Joyce Ramos helps Karen O'Brien work the treadmill controls
Joyce Ramos helps Karen O'Brien work the treadmill controls
28 May 2013

Short bursts of high-intensity exercise could be a one-stop solution for many health problems.

Researchers from The University of Queensland are working to identify the best way to simultaneously combat problems with weight, blood pressure, cholesterol and blood sugar.

They are also seeking participants to help with their study.

Professor Jeff Coombes at UQ’s School of Human Movement Studies said exercise was a proven way to manage health problems, and high-intensity interval training had emerged as a very promising option to provide extra health benefits.

High-intensity interval training involves alternating short periods of intense exercise with less intense exercise in the same session.

Dr Coombes said this style of exercise could provide better health benefits than doing sessions of continuous moderate-intensity exercise.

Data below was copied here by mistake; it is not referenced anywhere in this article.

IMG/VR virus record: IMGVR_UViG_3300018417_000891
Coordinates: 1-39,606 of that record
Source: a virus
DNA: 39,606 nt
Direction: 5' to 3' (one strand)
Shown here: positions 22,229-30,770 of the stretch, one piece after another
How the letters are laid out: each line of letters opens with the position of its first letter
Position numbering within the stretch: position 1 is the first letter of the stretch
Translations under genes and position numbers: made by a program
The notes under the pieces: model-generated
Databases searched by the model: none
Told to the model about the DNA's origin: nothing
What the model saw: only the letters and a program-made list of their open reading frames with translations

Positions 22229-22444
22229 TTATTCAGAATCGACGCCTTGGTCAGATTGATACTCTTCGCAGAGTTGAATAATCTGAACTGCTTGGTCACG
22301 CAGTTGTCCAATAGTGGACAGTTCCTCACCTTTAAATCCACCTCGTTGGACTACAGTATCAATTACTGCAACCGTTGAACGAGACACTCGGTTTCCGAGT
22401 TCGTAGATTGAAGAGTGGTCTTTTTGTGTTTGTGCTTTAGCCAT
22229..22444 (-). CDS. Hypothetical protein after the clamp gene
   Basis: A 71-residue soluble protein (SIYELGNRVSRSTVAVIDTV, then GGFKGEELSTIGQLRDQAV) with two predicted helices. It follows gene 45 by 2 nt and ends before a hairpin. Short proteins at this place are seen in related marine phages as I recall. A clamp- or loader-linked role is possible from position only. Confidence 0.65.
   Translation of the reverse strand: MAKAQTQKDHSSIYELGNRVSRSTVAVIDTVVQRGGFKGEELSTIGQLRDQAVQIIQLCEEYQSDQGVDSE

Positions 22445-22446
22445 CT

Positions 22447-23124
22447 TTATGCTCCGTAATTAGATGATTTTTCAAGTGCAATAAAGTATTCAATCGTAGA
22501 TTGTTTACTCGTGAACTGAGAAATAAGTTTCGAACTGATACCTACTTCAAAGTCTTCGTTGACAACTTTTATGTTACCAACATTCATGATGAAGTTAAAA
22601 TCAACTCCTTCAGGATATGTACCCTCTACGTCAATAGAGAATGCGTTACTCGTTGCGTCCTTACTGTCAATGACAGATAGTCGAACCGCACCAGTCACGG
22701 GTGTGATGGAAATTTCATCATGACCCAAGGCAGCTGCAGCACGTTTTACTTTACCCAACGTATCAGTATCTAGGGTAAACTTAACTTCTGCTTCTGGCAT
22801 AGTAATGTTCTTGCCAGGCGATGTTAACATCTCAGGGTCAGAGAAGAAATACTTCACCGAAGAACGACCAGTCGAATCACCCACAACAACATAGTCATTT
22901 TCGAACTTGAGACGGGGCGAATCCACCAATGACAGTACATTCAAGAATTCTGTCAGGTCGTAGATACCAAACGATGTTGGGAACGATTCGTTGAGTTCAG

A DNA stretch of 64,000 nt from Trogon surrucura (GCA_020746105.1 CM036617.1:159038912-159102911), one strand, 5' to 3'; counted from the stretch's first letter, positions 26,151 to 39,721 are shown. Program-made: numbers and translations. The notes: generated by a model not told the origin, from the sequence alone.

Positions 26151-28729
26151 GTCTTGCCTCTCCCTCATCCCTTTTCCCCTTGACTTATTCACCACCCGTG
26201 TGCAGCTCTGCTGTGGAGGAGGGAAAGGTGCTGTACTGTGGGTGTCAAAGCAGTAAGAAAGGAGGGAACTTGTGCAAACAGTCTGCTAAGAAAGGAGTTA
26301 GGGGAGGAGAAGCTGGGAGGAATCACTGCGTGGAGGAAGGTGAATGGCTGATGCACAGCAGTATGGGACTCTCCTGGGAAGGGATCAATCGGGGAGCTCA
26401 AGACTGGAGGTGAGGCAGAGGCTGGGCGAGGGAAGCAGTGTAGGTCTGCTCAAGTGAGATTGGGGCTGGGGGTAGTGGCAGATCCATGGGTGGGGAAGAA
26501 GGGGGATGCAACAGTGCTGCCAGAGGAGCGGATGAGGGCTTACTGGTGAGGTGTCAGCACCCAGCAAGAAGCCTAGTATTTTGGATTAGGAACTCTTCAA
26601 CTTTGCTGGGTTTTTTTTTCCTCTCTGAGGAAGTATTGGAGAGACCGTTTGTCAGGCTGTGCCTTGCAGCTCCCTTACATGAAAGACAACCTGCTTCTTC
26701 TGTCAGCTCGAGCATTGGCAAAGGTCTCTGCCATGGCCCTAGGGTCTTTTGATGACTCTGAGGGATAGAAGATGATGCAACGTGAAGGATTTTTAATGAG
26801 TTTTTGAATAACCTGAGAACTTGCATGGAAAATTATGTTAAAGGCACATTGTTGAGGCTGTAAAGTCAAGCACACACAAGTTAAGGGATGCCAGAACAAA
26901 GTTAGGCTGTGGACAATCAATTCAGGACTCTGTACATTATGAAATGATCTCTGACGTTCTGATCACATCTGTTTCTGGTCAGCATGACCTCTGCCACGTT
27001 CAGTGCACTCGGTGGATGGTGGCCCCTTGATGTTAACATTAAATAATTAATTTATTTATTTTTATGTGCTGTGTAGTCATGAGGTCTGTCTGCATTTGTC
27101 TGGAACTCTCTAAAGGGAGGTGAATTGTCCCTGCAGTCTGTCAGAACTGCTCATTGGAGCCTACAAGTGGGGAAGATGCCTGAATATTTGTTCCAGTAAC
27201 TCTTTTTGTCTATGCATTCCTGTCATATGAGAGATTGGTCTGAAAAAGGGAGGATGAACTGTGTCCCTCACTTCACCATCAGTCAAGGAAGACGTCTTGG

“Scientists have been working to develop a type of exercise that requires a few sessions each week, yet still provides large health benefits,” he said.

“We need to understand people’s responses to this type of exercise and if the training schedule can be maintained over time.”

Preliminary results suggest that high-intensity interval training three times a week for 16 weeks improves fat burning and can reverse high levels of blood pressure, blood glucose and cholesterol.

“We are working to confirm these exciting initial findings through a multi-centre international trial with 750 individuals,” Dr Coombes said.

People are invited to the study if they are 30 years or older, overweight, and have two of the following: 1) high glucose or diabetes; 2) high cholesterol; 3) high blood pressure.

Study participation will involve supervised exercise training twice weekly for 16 weeks at The University of Queensland’s St Lucia campus (parking provided).

For more information, please email or phone (07) 3334 67767.

Contact: Janelle Hocking, Marketing and Communications, UQ School of Human Movement Studies, +61 7 3365 6764 or